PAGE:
Parkland shooting survivors speak for gun control change in Wayne
WAYNE — Activists and students from Majory Stoneman Douglas High School in Florida gathered in Wayne for stronger gun control.
Taylor Morales, 18, has spent the last eight months reflecting on the changes in her life since surviving the Valentine’s Day shooting at her high school in Florida.
“I am only 18, I shouldn’t know the sound of gunshots as well as I do, I shouldn’t be able to recall the sight of bloody children laying still in my school’s hallway,” says Morales.
Morales and her former classmate, Macey Wonacott, made a visit to William Paterson University on Thursday to talk about what it’s like to survive a mass shooting and how the issue of gun violence has become such a significant part of their lives.
“We need to fix the issue of how easy it is to be able to get a gun. We need background checks that are actually useful, it should not be so simple that you walk out of a store in 15 minutes with a gun in your hand,” says Wonacott.
The two took part in a panel of speakers demanding change. Wonacott’s mission has become about getting lawmakers to understand that the Parkland shooting stripped the safety from her life.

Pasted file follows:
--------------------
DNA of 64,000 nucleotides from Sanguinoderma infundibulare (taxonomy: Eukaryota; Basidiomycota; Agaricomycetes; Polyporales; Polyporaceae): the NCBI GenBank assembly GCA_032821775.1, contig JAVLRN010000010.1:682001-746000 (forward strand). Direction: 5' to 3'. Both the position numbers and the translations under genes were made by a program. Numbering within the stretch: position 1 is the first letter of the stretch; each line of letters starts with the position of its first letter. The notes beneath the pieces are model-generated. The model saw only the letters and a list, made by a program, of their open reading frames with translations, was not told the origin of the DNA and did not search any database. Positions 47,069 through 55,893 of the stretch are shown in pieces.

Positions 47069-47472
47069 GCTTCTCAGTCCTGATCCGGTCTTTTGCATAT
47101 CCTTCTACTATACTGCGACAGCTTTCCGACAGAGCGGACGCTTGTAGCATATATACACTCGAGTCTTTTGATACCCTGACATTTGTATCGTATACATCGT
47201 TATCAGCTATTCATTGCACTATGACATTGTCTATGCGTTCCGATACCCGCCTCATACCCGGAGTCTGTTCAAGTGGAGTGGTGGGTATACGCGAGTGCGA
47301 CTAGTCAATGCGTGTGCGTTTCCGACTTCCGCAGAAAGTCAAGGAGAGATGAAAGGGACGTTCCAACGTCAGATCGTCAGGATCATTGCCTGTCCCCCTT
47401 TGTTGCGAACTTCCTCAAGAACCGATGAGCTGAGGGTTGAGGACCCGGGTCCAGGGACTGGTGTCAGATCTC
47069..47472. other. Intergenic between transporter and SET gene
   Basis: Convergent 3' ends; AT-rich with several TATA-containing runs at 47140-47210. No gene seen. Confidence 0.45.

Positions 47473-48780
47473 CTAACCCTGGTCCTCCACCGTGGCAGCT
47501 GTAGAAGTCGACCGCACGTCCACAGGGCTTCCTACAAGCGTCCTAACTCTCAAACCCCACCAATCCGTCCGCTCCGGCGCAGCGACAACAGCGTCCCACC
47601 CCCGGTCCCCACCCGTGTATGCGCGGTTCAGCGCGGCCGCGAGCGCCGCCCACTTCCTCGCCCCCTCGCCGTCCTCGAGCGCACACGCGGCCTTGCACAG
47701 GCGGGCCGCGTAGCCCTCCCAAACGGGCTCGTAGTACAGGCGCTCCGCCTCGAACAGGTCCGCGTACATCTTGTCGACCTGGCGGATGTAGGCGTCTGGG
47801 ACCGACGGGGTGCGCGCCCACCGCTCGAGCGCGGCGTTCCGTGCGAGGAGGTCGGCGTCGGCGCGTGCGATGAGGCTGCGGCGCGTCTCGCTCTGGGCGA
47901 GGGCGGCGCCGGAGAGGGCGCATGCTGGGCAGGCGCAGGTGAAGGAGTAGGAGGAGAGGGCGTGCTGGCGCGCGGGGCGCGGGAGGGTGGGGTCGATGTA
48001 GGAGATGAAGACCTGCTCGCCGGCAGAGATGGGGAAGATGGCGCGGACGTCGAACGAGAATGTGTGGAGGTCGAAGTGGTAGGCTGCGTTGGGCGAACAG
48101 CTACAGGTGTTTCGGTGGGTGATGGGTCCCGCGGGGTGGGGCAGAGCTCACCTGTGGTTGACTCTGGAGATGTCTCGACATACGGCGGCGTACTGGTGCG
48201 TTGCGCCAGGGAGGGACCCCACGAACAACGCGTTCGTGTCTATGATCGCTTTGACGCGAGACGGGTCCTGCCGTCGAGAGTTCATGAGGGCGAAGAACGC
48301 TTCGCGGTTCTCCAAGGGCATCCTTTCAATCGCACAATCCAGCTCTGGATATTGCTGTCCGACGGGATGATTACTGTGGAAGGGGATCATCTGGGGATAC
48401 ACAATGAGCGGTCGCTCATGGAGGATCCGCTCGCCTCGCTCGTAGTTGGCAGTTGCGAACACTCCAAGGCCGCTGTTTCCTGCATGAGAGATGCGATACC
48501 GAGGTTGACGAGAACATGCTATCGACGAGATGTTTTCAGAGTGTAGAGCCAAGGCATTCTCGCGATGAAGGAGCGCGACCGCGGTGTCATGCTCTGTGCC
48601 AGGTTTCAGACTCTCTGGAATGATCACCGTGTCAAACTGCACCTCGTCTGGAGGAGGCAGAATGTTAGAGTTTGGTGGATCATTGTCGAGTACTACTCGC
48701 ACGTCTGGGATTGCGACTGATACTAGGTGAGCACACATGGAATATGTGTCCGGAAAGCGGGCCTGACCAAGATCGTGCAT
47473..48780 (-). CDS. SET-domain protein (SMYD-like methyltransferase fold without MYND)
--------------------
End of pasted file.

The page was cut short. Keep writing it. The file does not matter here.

“We’re asking for everyone to talk to their politicians and that we need to work together, it’s not enough that they’re just sitting in their offices saying they want change and then when we show up they send us away, it’s not okay because they’re representing us,” says Wonacott.
Thursday’s panel discussion was a lead in to the school’s performance of 26 Pebbles, a play based on testimonies of Newtown community members after the Sandy Hook shooting. The play will begin its run at the Shea Center for Performing Arts on Nov. 13.
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